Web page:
A New Book: “Medal of Honour”
Chechen writer Musa Mutaev’s first novel “Medal of Honour” has recently been translated into Norwegian and published.
Musa Mutaev’s first book, which was written in Russian years ago, has just been translated into Norwegian and titled “Æresmedaljen” (Medal of Honour) by Alf B. Glad. The daily Norwegian newspaper “Dagsavisen” has published a review of the translated book. According to the newspaper, Chechen history has been, and still is, dramatic. War and brutality have been common denominators in the country’s realtionship with Russia, the Soviet Union, and now, Russia again. This experience is present in Musa Mutaev’s stories, but his perspective is wider. “Medal of Honour” recounts the horror of Russia’s attempt to ethnically cleanse Chechnya during World War II. Joseph Stalin was afraid that Chechens might collaborate with Germany, so he ordered the deportion of the entire Chechen nation in 1944 to the steppes of Kazakhstan and Siberia. The first villagers were only able to return in 1957, after over a decade of hardship and tragedy. It is mostly emphasized on the deportation order and departure, but it also touches on the 13 year stay in Asia’s steppes and the return. When the Chechens were finally allowed to return in 1957, they discovered that their lands were distributed to Russian colonists, their houses had been taken over and rebuilt. The only support that deported and returning Chechens had was from the Jewish population, a group that knew well what deportation, pogroms and eternal exile meant. In brief, “Medal of Honour” follows one village’s journey, from deportation to the eventual return to their homeland.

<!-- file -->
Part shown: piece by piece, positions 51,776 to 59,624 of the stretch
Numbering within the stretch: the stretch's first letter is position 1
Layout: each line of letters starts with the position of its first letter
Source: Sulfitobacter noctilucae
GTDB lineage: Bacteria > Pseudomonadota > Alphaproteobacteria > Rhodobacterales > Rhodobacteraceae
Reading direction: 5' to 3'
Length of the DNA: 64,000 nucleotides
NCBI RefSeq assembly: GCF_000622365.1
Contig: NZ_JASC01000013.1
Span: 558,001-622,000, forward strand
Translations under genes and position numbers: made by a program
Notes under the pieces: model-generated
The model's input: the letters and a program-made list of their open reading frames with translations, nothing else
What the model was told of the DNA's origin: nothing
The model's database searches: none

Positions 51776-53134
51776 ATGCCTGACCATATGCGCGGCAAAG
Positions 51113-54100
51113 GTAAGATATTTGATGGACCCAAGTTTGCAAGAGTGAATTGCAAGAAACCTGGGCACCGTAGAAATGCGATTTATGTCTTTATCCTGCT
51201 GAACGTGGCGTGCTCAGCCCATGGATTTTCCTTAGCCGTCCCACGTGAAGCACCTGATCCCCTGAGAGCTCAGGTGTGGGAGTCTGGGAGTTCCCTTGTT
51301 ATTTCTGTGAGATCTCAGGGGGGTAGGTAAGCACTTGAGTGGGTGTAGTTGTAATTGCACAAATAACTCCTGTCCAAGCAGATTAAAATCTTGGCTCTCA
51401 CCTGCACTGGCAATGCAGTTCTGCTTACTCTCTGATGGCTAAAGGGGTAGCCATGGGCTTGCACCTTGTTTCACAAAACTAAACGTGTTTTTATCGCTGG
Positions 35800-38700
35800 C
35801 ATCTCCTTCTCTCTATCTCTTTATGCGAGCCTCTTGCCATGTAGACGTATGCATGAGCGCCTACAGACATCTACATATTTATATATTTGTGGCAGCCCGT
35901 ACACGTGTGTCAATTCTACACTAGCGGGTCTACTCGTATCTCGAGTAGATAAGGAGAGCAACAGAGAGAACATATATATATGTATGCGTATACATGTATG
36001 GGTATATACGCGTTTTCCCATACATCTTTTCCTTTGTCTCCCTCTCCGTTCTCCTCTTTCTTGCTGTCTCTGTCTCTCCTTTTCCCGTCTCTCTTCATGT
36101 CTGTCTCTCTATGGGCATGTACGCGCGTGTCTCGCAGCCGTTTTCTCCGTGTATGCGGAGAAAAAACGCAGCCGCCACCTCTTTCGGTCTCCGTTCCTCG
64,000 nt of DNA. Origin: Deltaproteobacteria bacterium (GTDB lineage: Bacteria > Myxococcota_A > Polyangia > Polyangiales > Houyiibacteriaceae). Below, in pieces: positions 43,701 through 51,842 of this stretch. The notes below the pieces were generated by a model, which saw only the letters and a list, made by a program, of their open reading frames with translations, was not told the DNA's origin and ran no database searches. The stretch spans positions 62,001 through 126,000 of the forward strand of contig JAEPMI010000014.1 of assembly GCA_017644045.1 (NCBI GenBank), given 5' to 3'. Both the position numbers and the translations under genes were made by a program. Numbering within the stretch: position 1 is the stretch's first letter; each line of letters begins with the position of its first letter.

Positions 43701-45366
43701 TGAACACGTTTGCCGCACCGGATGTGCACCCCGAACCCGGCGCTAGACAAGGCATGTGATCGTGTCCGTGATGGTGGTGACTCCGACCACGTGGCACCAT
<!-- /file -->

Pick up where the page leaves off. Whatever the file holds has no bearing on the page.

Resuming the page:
Musa Mutaev has lived in exile nearly his entire life. His family, together with the entire Chechen nation, was deported into Central Asia in 1944 and relocated to Chechnya when he was a year old. He arrived in Norway as a guest writer of the International Cities of Refuge Network, and stayed to live and work there. Much of Mutaev’s writing has been devoted to the struggles for Chechen independence. He writes in Chechen, and the texts have been translated into Russian. His first book of stories about Chechnya that was published in Norway in 2007, titled “I Kuntas Skygge” (In the Shadow of Kunta) was declared a “Masterpiece of Modern European literature”. In 2009, in his second book “Inntil morgendagen kommer” (Until Tomorrow Comes), Mutaev told new stories about the Chechen culture, past and present, and critics called it “a rare and distinguished read”. “Æresmedaljen” (Medal of Honour) is the third book that he has published in Norway, even though it was his first novel in actuality.
For further information and order the book, you may visit HERE.
*Text was written by Waynakh Online and edited by Michael Capobianco